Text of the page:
# How do you differentiate the following parametric equation:  x(t)=t^2+tcos2t, y(t)=tsint ?

Jul 8, 2017

$x ' \left(t\right) = 2 t - 4 \sin \left(2 t\right)$

$y ' \left(t\right) = \sin t + t \cos t$

#### Explanation:

We're asked to find the derivative of a set of parametric equations.

We differentiate each individual equation as normal:

x(t)

We can differentiate term by term, and factor out the constant,$2$ in the second term:

$x ' \left(t\right) = \frac{d}{\mathrm{dt}} \left[{x}^{2}\right] + 2 \frac{d}{\mathrm{dt}} \left[\cos \left(2 t\right)\right]$

Use the power rule:

$\frac{d}{\mathrm{dt}} \left[{t}^{n}\right] = n {t}^{n - 1}$

where $n = 2$:

$= \textcolor{red}{2 t} + 2 \frac{d}{\mathrm{dt}} \left[\cos \left(2 t\right)\right]$

Using the chain rule:

$\frac{d}{\mathrm{dt}} \left[\cos \left(2 t\right)\right] = \frac{\mathrm{dc} o s u}{\mathrm{du}} \frac{\mathrm{du}}{\mathrm{dt}}$

where $u = 2 t$ and $\frac{d}{\mathrm{du}} \left[\cos u\right] = - \sin u$:

$= 2 t + 2 \frac{d}{\mathrm{dt}} \left[2 t\right] \cdot - \sin \left(2 t\right)$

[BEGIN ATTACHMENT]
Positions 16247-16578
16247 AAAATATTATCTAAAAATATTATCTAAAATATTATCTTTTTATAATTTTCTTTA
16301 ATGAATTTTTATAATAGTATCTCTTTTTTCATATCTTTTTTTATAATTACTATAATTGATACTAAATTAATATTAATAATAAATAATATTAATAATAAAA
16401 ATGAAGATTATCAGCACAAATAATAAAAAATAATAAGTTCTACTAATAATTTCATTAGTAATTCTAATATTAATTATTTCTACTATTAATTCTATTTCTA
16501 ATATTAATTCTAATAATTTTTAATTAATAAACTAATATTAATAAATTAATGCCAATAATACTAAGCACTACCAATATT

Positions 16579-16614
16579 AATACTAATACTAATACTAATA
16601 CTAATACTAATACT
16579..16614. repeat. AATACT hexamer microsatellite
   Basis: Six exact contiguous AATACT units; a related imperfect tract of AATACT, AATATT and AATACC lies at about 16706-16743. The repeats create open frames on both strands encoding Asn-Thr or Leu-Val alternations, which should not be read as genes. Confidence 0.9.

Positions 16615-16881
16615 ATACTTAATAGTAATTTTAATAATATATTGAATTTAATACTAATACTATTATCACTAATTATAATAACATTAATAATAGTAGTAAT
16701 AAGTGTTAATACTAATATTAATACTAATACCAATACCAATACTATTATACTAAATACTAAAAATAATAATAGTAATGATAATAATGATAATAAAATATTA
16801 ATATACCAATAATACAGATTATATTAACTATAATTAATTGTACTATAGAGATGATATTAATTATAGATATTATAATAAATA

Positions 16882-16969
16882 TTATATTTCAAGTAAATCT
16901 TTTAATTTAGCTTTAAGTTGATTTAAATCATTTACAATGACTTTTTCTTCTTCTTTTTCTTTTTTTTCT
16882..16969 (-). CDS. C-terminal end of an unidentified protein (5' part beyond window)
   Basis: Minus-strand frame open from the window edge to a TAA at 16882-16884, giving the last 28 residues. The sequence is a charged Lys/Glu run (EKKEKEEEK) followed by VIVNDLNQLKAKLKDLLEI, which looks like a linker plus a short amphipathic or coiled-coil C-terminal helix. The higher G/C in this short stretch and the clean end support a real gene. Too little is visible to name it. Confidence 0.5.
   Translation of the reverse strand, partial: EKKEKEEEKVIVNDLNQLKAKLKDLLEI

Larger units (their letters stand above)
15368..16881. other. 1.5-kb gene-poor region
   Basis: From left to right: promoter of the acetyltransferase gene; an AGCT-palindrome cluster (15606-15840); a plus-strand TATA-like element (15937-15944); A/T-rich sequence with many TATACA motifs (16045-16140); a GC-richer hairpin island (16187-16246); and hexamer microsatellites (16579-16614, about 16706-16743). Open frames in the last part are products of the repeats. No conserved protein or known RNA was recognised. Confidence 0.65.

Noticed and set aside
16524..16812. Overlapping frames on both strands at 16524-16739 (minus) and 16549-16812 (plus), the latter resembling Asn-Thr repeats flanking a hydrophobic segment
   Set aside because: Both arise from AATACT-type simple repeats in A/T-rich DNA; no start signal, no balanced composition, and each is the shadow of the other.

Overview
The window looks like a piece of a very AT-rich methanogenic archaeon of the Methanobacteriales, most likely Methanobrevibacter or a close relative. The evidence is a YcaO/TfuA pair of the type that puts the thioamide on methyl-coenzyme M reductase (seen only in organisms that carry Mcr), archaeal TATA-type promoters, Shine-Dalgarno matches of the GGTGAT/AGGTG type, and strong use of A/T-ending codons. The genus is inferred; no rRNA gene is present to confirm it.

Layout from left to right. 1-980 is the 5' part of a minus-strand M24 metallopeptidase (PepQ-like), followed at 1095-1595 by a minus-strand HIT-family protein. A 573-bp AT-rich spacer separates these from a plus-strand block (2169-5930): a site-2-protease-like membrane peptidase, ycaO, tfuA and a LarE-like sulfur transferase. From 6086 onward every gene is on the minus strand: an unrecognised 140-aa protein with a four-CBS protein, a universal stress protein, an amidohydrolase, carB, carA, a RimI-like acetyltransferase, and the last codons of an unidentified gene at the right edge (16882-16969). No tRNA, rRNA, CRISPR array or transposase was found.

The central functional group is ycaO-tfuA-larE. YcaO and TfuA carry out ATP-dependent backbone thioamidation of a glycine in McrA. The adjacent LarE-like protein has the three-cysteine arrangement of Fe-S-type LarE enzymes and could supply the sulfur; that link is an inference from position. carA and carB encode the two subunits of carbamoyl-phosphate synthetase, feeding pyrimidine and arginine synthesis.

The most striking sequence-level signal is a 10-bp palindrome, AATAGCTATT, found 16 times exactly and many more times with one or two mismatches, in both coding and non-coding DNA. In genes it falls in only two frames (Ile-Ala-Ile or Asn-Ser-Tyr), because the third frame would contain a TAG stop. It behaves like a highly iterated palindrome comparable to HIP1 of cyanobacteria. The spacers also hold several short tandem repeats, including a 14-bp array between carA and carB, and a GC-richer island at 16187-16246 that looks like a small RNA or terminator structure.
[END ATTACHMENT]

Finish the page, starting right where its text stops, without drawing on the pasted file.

Simplifying:

$= 2 t - 2 \frac{d}{\mathrm{dt}} \left[2 t\right] \sin \left(2 t\right)$

Factor out the constant, $2$:

$= 2 t - 4 \frac{d}{\mathrm{dt}} \left[t\right] \sin \left(2 t\right)$

The derivative of $x$ is $1$

color(red)(= 2t - 4sin(2t)

y(t)

Use the product rule:

$\frac{d}{\mathrm{dt}} \left[u v\right] = v \frac{\mathrm{du}}{\mathrm{dt}} + u \frac{\mathrm{dv}}{\mathrm{dt}}$

where $u = t$ and $v = \sin t$:

$y ' \left(t\right) = t \frac{d}{\mathrm{dt}} \left[\sin t\right] + \frac{d}{\mathrm{dt}} \left[t\right] \sin t$

The derivative of $\sin t$ is $\cos t$:

$= \frac{d}{\mathrm{dt}} \left[t\right] \sin t + t \cos t$

The derivative of $t$ is $1$:

color(blue)(= sint + tcost